Closer look: For this system we are going to inspect the “History” of trading activity, sorted from the earliest (when the system first started):
The system started in 2012. The very first trade was for 10 lots. Let’s make this very clear - 10 lots! That’s $1,000,000 of currency being traded, EUR in this case. This means for every pip that the currency moves, it’s worth roughly $81 USD (at that time) and as you will see with the second trade, this account lost 7.39% of the total balance in just 1 trade!
Things get a lot worse from here and if you do your due diligence on this system you will see that this is a massive pitfall no matter how good it looks on paper. Notice what happens after the 2nd trade (which we will point out again, wipes out 7.39% of the entire balance). The 3rd trade is executed at the exact time that the 2nd trade closes and takes up the opposite position AND the lot size is 70.07!
70.07 lots – what is going on here?
It’s obviously an algorithm set up to try and win back the losses. You can see that the 3rd trade takes roughly 1/6th of the pips of the 2nd trade to make back the loss and also take a bit of profit. As the system opened a trade on the opposite side to the previous losing trade, it looks like they are trying to ride a trend and hence they are buying over 6 times the amount of currency to try and make the losses back in a small amount of pips.
This pattern continues whenever there is a big loss.
Oh, and notice that there are no Stop Losses used? This system has all the signs of danger.
On first glance: An account which in just a year and a half has doubled in balance. We’ve included this system because it’s an easy one to identify the flaw. Can you see it?
The red flag:
- The account took a massive dive in May 2017. You can see that the “Highest” balance on the left side stats panel was over 33,000 RUB (Russian currency) but currently is just over 15,000 RUB.
Closer look: For this system we are going to inspect the “History” of trading activity, in a period from May where the account lose over half the balance:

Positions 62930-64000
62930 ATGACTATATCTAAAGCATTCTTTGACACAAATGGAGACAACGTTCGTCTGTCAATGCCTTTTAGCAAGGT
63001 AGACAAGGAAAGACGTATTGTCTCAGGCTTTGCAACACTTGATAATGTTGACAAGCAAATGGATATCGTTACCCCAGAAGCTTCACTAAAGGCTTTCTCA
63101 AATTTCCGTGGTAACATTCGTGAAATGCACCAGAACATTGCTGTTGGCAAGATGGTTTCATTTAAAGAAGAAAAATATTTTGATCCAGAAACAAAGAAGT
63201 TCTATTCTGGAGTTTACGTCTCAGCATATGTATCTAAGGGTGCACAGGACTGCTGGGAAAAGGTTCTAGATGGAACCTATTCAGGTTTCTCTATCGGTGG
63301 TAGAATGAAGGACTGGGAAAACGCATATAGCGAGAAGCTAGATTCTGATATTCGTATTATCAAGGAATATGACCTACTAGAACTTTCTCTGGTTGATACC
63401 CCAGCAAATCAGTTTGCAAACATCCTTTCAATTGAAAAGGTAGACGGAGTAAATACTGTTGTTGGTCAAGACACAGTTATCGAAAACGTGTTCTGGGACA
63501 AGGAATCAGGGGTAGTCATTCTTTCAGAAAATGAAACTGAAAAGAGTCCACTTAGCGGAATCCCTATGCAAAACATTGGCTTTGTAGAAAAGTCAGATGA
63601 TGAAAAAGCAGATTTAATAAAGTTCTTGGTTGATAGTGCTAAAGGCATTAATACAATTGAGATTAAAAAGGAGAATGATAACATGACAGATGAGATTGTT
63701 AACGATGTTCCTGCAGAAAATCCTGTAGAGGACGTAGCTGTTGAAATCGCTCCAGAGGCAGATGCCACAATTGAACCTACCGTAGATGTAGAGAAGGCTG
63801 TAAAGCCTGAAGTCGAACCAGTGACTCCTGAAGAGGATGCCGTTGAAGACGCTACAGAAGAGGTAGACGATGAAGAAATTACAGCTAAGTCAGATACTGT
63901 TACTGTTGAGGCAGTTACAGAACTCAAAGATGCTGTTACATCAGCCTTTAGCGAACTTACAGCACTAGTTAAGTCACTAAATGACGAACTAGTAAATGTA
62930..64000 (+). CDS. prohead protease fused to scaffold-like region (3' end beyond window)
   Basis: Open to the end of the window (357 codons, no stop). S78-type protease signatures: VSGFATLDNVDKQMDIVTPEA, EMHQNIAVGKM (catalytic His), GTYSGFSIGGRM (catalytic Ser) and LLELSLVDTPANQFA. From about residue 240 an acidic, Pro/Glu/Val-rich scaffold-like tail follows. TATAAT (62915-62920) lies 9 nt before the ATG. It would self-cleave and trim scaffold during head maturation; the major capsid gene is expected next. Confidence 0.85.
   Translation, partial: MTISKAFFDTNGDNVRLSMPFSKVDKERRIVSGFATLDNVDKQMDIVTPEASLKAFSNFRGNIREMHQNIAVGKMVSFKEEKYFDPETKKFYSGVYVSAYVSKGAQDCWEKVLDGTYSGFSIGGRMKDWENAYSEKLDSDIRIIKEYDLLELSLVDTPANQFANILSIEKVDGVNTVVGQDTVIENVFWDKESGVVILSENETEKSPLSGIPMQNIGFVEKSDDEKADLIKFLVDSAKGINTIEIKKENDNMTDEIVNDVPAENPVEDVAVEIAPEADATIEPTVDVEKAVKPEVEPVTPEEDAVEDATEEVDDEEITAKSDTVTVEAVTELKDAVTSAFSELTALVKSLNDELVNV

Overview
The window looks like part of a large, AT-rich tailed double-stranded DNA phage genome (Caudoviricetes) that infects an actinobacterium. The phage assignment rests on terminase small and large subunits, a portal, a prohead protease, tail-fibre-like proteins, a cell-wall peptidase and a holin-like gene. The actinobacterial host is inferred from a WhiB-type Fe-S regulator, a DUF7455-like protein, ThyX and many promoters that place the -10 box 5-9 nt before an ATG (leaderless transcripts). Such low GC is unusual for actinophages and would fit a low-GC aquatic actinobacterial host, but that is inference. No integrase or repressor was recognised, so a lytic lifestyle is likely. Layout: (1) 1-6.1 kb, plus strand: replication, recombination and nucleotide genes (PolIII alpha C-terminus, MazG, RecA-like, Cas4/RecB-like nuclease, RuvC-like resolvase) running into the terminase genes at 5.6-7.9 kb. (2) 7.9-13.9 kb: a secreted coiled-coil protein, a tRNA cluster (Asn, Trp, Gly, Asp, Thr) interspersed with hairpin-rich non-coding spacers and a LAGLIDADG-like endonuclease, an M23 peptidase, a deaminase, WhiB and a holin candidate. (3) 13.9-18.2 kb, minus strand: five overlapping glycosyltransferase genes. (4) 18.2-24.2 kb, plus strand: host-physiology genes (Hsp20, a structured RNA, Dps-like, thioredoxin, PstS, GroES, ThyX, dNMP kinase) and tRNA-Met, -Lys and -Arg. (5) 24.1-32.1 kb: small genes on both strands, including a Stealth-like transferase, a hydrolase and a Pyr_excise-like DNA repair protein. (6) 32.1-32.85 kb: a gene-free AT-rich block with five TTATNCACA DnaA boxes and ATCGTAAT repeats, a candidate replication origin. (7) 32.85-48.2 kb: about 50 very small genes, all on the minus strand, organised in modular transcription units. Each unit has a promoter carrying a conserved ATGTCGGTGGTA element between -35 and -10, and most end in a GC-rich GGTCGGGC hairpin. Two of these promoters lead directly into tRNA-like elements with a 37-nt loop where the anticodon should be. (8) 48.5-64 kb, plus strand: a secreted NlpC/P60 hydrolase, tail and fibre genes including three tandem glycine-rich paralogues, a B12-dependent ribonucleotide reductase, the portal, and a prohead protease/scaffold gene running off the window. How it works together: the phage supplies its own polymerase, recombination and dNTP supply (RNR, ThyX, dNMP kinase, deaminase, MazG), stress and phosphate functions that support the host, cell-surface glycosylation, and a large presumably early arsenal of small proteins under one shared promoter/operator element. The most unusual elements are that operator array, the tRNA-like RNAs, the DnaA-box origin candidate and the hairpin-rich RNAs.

Take a look at the trades from the bottom. You can see 7 of them were all closed at the same time, most of them for huge losses. Notice something else? Each trade was opened within the same day, at different times. This system keeps adding new trades in the same direction!
Why not stay with 1 trade and if it doesn’t go well, close it with a sensible stop loss and wait for another opportunity? You can see in this screenshot that a similar pattern occurs another time and once again for massive combined losses.
Losing half your balance in 1 month after you have done so well to build it up suggests very poor discipline.
If you are considering investing your money into a forex system, managed fund, or any other arrangement where you rely on the trades of a 3rd party provider, be extremely cautious and make sure you do your due diligence.
Whilst there are genuine funds out there that perform consistently and follow the correct principles of risk and money management, they are few and far between.
A lot of sceptics often ask: “If a system makes so much money, why would they tell anyone?” The answer is quite simple and lies in the depth of the forex market. It trades over $5 trillion a day so there’s no risk of negatively affecting the market if a trader decides to allow other people to follow their trades. So, why not make some extra money by charging a performance fee for allowing people to copy your trades? You wouldn’t say no to free money.
Top 5 Tips on Assessing Forex Systems
- Look for consistent growth over time. Is the account steadily growing and does it have a history of at least 6 months? You want at least 6 months’ worth of data to assess. Anything less and you are taking a risk. Growth should be steady and consistent.
- Look through the current open trades. Are there any losing trades that have been open for a long time? Holding onto a losing position for a long time may mean that no stop loss is used. Check how many pips they are down. If the winning % is ridiculously high, the system is likely holding losing trades until they eventually come back around.
- Look at the closed trades. Are there bunches of the same position being opened within a short period of time but all closed at the same time? You typically would not cascade multiple trades of the same currency pair and same position. If you enter a trade and you are wrong, you would deal with it, close it at a stop loss and move on.
- Look at the lots purchased. Are they consistent or does it fluctuate wildly? Trading in lot sizes relative to the account balance is good money management. If trades are all of a sudden increasing in size, especially after a loss, beware! It’s similar to doubling your bet at the roulette table betting on red or black.
- Look at the average pips in winning trades vs losing trades. What’s the ratio? A system where average pips in losing trades are much larger than in winning trades is a worrying sign. Combine it with the % of winning trades to get a clearer picture.